It takes three minutes for an adult to stop fighting. Three minutes to become so exhausted you can’t even raise your nose and mouth out of the water. Three minutes for the body to pulse and throb to a rhythm so erratic it does not register as a heartbeat.
Three long, endless minutes.
I went to work, swimming past scraps of lumber and old memories. I dove deep into the churning water, then popped back up with a lifeless shell curled in my arms. We enter the world in a tight little ball and leave in the exact same way.
I counted off as I worked: Three. Six. Nine. Twelve. Fifteen. Seventeen.
Where is she?
I counted again: Three. Six. Nine. Twelve. Fifteen. Seventeen.
Still, she is not here.
Where is the baby girl who had wrapped her tiny arms around me moments before our boat melted into the sea? Even in the darkness, I had felt the weight of her stare. It was as if she knew that I—
Ede mwen. Help me.
I heard the words reverberate in my soul. I couldn’t stop myself from plunging deep into the water once more.
It is all blues and dark, dark grays down at the bottom of the ocean. I made my way by touch, my hands groping through the debris of a thousand sunken ships. My lungs begged for much-needed oxygen. I swallowed hard—not the air that I craved, but the brine-soaked water that craved me. My lungs were now razor blades scraping against tender flesh.
I dove lower, feeling the seawater rush through my veins, curdling my blood. I need to breathe. The thought screamed through my mind, but I knew it was meaningless. I could not have what I wanted. This is the price of my salvation.
I dove even lower.
My hands collided with a sharp, bony elbow. Meci, Papa Bondye. Meci. I praised Father God as I grabbed hold of my burden and pushed up against the weight of the ocean.
But I had stayed too long.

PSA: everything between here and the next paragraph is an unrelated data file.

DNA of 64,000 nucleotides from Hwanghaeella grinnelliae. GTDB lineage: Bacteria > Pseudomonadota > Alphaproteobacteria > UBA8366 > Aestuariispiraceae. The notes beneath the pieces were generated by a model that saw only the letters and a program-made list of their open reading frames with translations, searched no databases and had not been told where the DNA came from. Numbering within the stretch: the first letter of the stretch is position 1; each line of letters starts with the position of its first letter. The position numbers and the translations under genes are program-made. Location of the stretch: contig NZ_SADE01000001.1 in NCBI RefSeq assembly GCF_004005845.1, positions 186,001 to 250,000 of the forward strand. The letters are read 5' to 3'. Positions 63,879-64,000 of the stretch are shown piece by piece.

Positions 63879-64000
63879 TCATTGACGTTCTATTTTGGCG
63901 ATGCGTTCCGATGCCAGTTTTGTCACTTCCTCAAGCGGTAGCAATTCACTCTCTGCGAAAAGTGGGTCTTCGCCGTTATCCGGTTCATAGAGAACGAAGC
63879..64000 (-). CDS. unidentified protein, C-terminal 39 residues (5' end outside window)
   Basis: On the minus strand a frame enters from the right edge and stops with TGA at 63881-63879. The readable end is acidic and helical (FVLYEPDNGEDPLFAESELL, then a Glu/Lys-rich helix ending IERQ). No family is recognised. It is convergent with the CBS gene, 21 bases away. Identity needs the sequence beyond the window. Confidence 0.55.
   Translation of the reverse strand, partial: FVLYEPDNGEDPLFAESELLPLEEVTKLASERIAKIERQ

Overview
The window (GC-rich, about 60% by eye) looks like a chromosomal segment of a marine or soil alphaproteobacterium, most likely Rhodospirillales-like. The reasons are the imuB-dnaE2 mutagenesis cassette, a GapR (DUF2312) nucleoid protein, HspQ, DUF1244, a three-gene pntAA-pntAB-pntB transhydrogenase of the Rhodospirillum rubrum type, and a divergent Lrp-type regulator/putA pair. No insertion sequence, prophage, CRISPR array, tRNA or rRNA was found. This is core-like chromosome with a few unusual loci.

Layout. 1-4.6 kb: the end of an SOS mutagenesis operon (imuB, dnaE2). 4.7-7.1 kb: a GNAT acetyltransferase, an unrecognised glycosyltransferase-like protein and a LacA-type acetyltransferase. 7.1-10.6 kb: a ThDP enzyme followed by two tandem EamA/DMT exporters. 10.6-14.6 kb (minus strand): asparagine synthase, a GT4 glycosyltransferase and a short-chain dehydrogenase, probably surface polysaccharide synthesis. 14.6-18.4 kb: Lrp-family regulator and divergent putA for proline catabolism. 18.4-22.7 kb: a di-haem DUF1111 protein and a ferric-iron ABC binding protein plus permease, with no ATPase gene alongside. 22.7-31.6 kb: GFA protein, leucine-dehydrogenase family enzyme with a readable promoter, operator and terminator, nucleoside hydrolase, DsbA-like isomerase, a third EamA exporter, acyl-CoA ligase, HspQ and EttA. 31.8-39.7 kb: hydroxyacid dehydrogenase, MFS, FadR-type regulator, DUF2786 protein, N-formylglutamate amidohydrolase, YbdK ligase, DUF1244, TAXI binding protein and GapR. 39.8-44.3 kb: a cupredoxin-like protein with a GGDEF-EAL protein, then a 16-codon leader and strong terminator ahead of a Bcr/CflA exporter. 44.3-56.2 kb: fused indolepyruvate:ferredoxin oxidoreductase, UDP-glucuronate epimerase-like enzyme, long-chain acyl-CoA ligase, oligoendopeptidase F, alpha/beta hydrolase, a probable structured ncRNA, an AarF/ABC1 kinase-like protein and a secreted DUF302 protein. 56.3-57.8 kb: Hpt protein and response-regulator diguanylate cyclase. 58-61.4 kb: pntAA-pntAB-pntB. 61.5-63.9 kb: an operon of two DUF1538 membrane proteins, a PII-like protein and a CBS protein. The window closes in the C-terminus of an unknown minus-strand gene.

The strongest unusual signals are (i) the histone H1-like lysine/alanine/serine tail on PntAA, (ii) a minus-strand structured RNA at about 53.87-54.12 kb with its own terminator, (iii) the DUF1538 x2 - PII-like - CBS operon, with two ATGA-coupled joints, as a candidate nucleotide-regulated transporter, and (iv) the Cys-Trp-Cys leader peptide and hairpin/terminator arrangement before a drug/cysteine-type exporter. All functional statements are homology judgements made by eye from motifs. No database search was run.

I could feel the spasms in my throat threatening to close off my windpipe. I could neither inhale nor exhale. I kept moving only because the human body is a series of reflexes and electrical impulses that don’t always know when they’ve been shut off.
I pushed up even as the darkness descended all around me. Then, just as the final twinkle of light started to fade, I broke free.
I swallowed huge, greedy gulps of air, choking and spluttering. A sharp, wheezing cough wracked my body. For a long time, there was only this—the sounds of life.
When the violence subsided, I looked down at the young girl still wrapped in my arms. She did not stir. The soft pebbles of her eyes looked up at me without recrimination, but also without hope.
No! Not this time. Not this little girl.
I pushed the breath of life into her with a small prayer. How long had it been? Twenty seconds? Three minutes? Three hours? I don’t know. I pushed more air into her, but it eased through her body without resistance. I pounded her chest, then breathed again. Still nothing. She will not see her sixth birthday.
I allowed her body to join the others.
The air crackled with a sudden energy only I could feel. “Take me,” I begged, my strangled cry piercing the darkness. “I want to go home.”
You still have work to do, a stern male voice replied.
I trembled at the words, but of course I must obey. How could it be otherwise?
In the distance, I heard the roar of engines as the ocean shifted from the command of nature to that of man.
The Americans were coming.
When Death Comes For You by Marjorie Florestal